Comorian presidential election, 2010

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Comorian presidential election, 2010
Comoros
2006 ←
7 November 2010
26 December 2010
→ 2016
Nominee Ikililou Dhoinine Mohamed Said Fazul Abdou Djabir
Popular vote 111,279 59,437 11,339
Percentage 61.12% 32.65% 6.23%

President before election

Ahmed Abdallah Mohamed Sambi

Elected President

Ikililou Dhoinine

Coat of arms of Comoros.svg
This article is part of a series on the
politics and government of
the Comoros

Presidential elections were held in the Comoros on 7 November 2010, with a second round on 26 December,[1] alongside gubernatorial elections for the three main islands.[2] The result was a victory for Ikililou Dhoinine, who received 61% of the vote.

Background[edit]

There had been an attempt to delay the elections until 27 November 2011 and extend the presidential term until then.[3] However, the Constitutional Court ruled this unconstitutional in May 2010.[4]

Electoral system[edit]

In Comoros, the presidency rotates every four years between the federation's three constituent islands: Anjouan, Mohéli and Grande Comore. This rotation was Mohéli's turn to supply the president.[5] Incumbent president Ahmed Abdallah Sambi was from Anjouan, and was thus not able to stand as a candidate.

The president was elected in two rounds; in the first round, voters in Mohéli voted in a primary election, with the top three candidates advancing to the second round, where a nationwide vote was carried out, with the winner decided by plurality voting.

Candidates[edit]

There were ten candidates in the presidential primary election. President Sambi supported his Vice President Ikililou Dhoinine. Another candidate from the Presidential Movement was Mohamed Larifou Oukacha, secretary-general of the presidency, showing a possible split in the Presidential faction. The other eight candidates were from the opposition.[6] Among them were Mohamed Said Fazul, former governor of Mohéli, and Zahariat Saïd Ahmed, the sole female candidate.[7]

Results[edit]

Ikililou Dhoinine, Mohamed Said Fazul and Bianrifi Tarmidhi received the most votes in the first round primary. However, Tarmidhi's total number of votes was cut down on 13 November by the constitutional court after it had decided to invalidate the ballots from several polling stations.[8] This meant that, besides Dhoinine and Fazul, Abdou Djabir advanced to the second round.

Candidate Anjouan primary National election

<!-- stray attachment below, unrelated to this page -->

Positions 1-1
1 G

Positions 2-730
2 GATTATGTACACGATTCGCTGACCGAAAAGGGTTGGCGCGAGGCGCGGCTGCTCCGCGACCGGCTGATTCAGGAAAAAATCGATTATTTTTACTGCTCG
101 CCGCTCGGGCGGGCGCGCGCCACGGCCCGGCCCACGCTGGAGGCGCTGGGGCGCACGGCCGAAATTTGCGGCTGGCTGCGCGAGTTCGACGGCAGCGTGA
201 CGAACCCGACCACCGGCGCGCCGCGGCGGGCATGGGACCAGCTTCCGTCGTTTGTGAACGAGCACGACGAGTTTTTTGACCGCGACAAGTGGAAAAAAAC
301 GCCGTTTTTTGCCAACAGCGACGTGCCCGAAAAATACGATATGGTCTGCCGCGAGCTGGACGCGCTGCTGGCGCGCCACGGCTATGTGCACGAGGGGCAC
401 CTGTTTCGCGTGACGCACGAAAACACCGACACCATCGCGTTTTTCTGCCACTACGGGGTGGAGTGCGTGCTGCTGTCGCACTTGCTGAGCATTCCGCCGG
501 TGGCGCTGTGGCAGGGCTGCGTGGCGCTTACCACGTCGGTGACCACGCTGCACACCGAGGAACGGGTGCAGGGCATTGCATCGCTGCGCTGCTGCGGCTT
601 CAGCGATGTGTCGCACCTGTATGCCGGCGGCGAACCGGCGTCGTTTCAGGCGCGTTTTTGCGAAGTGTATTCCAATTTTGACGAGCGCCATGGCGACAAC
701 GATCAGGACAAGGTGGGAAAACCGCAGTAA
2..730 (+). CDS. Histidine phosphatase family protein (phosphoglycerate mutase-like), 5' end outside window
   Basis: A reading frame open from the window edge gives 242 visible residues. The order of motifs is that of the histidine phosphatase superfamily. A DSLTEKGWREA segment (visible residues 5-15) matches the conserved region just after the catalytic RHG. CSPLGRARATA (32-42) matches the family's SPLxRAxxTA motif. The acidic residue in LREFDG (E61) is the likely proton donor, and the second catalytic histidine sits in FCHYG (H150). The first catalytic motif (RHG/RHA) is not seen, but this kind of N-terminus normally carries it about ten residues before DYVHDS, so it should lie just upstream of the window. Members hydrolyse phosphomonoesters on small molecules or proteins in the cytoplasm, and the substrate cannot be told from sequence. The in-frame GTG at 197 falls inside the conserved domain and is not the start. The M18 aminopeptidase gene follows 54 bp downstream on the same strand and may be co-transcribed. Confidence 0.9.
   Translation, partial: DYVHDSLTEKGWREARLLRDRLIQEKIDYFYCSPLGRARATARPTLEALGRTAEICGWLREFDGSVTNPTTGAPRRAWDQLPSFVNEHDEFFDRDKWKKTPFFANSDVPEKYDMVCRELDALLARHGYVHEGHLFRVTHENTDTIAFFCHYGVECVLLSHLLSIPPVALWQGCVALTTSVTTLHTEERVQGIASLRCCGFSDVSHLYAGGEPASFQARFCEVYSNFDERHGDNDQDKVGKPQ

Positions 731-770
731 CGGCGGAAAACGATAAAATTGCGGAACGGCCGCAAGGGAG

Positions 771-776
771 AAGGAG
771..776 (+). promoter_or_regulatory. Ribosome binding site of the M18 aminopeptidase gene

Votes % Votes %
Ikililou Dhoinine 3,785 28.19 111,279 61.12
Mohamed Said Fazul 3,080 22.94 59,437 32.65
Abdou Djabir 1,327 9.88 11,339 6.23
Bianrifi Tarmidi 1,250 9.31
Saïd Dhoifir Bounou 1,154 8.59
Hamada Madi Bolero 1,060 7.89
Mohamed Larifou Oukacha 977 7.28
Mohamed Hassanaly 523 3.90
Abdoulhakim Ben Allaoui 208 1.55
Zahariat Saïd Ahmed 63 0.47
Invalid/blank votes 391 13,812
Total 14,378 100 195,867 100
Registered voters/turnout 21,429 67.10 384,358 51.00
Source: Adam Carr

References[edit]

  1. ^ "Comoros leaders agree to poll timetable | Top News | Reuters". Af.reuters.com. 2010-06-17. Retrieved 2010-08-21. 
  2. ^ "Élection des présidentielles de l’Union et des gouverneurs des îles : les bureaux ouverts avec des légers retards" (in French). Moroni: Al Watwan. 7 November 2010. Retrieved 7 November 2010. 
  3. ^ "Comoros to hold elections in November 2011 - People's Daily Online". English.people.com.cn. 2010-03-25. Retrieved 2010-08-21. 
  4. ^ "Comoros election talks fail: News24: Africa: News". News24. 2010-05-28. Retrieved 2010-08-21. 
  5. ^ Comoros: Government Global Edge
  6. ^ Ahmed, M. Soilihi (14 September 2010). "Elections harmonisées : 10 prétendants au siège de président et 29 aux postes de gouverneur" (PDF) (in French). Al Watwan. Retrieved 7 November 2010. 
  7. ^ "Fin de la campagne. Les candidats et leurs états majors se reposent en attendant le jour “J”" (in French). Al Watwan. 6 November 2010. Retrieved 7 November 2010. 
  8. ^ "Publication des résultats définitifs: La cour constitutionnelle rétrograde Bianrifi au profit du candidat Djabir" (in French). La Gazette des Comores. 13 November 2010. Retrieved 21 November 2010.